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Wake County Schools has new incentives for teachers with master's degrees, bus drivers with perfect attendance

A Wake County Public Schools bus.
Brian Batista
A Wake County Public Schools bus.

The Wake County school board voted Tuesday night on two salary measures to boost recruitment and retention of teachers and support staff as North Carolina schools continue to face difficulty staffing certain positions.

Wake County Schools is reinstating advanced degree pay for teachers, social workers, speech language pathologists, audiologists, guidance counselors and psychologists who hold master’s degrees or higher and would have been eligible for the pay under a repealed state policy.

In 2013, the North Carolina General Assembly ended state-funded master's pay for teachers who began their degree programs after that year. At the time, lawmakers who supported the change argued that holding an advanced degree did not necessarily improve a teachers’ effectiveness. The law also eliminated higher pay for other certified school positions such as social workers, while grandfathering-in employees who qualified for the higher pay scale before 2013.

“This has created a challenge for us as we have employees who are paid differently even though they have comparable years of experience and do the same work,” said Wake County Schools' Assistant Superintendent for Human Resources AJ Muttillo.

Wake County Schools will use recurring local funds to restore additional pay for about 650 school employees who earned their degrees after the state's cut off year. Teachers and social workers who qualify for holding a master’s degree will receive a 10% raise in their base pay.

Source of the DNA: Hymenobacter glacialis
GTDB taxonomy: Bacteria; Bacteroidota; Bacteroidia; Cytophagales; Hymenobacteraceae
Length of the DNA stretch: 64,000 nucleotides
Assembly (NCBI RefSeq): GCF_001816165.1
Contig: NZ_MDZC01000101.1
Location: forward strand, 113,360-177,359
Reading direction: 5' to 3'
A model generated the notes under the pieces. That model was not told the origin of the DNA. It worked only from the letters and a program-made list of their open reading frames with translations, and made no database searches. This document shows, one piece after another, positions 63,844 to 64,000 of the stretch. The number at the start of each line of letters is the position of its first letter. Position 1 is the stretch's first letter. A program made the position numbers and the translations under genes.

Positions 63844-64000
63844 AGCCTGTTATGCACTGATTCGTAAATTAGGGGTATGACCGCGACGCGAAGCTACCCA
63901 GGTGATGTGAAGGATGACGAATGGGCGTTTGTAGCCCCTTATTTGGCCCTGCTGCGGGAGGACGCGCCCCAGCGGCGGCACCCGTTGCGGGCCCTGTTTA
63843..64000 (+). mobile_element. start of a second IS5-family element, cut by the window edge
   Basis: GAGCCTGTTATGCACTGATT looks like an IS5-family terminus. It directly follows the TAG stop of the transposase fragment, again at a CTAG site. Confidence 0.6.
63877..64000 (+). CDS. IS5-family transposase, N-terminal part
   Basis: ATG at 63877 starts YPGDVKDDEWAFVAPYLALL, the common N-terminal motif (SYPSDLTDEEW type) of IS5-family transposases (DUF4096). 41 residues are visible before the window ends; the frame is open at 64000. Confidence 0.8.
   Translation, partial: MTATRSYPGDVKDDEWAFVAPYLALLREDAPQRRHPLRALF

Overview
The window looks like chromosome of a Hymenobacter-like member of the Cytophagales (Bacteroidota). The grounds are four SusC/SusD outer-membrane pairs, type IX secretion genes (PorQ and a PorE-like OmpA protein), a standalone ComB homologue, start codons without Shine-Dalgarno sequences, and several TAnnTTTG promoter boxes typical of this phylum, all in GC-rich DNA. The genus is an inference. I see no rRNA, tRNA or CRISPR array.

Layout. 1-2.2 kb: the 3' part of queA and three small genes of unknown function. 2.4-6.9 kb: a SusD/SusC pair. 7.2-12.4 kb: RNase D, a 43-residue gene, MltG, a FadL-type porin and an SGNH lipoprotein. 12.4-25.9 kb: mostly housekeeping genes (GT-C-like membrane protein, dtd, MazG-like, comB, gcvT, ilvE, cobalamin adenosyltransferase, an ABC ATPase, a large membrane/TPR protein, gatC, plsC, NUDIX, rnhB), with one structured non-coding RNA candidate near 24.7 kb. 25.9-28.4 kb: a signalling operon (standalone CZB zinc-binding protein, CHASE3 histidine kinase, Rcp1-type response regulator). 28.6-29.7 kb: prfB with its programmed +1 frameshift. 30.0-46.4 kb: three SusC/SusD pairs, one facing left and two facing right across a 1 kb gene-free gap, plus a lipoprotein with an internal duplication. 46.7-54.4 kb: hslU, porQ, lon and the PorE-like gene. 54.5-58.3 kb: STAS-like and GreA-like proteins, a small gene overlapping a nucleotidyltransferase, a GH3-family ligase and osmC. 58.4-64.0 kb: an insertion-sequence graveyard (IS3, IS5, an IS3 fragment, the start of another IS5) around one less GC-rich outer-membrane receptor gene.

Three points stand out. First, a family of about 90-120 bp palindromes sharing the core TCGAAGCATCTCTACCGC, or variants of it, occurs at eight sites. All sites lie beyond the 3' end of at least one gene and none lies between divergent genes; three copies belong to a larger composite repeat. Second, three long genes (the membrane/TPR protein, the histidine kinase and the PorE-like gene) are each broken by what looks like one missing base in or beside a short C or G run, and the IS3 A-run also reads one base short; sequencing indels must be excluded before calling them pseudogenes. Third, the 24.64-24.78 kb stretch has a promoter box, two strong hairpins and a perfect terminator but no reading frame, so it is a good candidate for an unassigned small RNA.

Several Wake County school board members applauded the board's vote, and some lamented that the General Assembly has not taken action to restore the benefit statewide.

“It's sobering to think that the legislature made this change almost 10 years ago, and it's taken us this long,” said board member Lynn Edmonds. “They're the ones that should have corrected it.”

Wake County school employees will receive the benefit beginning in July. The district will also use the supplement as a recruitment tool as it seeks to fill positions.

“This proposal could separate us from other districts, not only in North Carolina, but also in the nation,” Muttillo told the board. “We have lots of states who not only incentivize master's pay, but in some cases still require it.”

The school board also approved a $200 monthly bonus for school bus staff who have perfect attendance each month, to help prevent canceling bus runs due to a shortage of drivers. The transportation bonus will be funded using money the department has saved on salaries due to vacancies.

That bonus is in addition to one the school board previously passed that allows transportation staff to earn $500 each semester for good attendance.

Liz Schlemmer is WUNC's Education Reporter, covering preschool through higher education. Email:
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